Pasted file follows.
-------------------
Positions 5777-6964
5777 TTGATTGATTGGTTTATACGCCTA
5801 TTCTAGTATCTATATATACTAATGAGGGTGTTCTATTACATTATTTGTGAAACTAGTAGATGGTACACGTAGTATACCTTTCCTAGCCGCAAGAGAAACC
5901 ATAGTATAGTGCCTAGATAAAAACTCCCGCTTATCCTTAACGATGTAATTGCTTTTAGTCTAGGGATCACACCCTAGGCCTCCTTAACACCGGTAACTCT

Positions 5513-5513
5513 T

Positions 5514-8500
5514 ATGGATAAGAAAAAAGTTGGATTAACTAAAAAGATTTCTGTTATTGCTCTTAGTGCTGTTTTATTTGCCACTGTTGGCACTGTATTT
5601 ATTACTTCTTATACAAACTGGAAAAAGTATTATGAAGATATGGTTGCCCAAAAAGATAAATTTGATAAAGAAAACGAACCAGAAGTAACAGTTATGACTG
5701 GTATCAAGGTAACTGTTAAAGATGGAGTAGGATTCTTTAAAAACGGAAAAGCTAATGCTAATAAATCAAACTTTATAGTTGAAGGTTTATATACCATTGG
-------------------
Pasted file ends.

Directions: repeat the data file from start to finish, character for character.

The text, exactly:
Positions 5777-6964
5777 TTGATTGATTGGTTTATACGCCTA
5801 TTCTAGTATCTATATATACTAATGAGGGTGTTCTATTACATTATTTGTGAAACTAGTAGATGGTACACGTAGTATACCTTTCCTAGCCGCAAGAGAAACC
5901 ATAGTATAGTGCCTAGATAAAAACTCCCGCTTATCCTTAACGATGTAATTGCTTTTAGTCTAGGGATCACACCCTAGGCCTCCTTAACACCGGTAACTCT

Positions 5513-5513
5513 T

Positions 5514-8500
5514 ATGGATAAGAAAAAAGTTGGATTAACTAAAAAGATTTCTGTTATTGCTCTTAGTGCTGTTTTATTTGCCACTGTTGGCACTGTATTT
5601 ATTACTTCTTATACAAACTGGAAAAAGTATTATGAAGATATGGTTGCCCAAAAAGATAAATTTGATAAAGAAAACGAACCAGAAGTAACAGTTATGACTG
5701 GTATCAAGGTAACTGTTAAAGATGGAGTAGGATTCTTTAAAAACGGAAAAGCTAATGCTAATAAATCAAACTTTATAGTTGAAGGTTTATATACCATTGG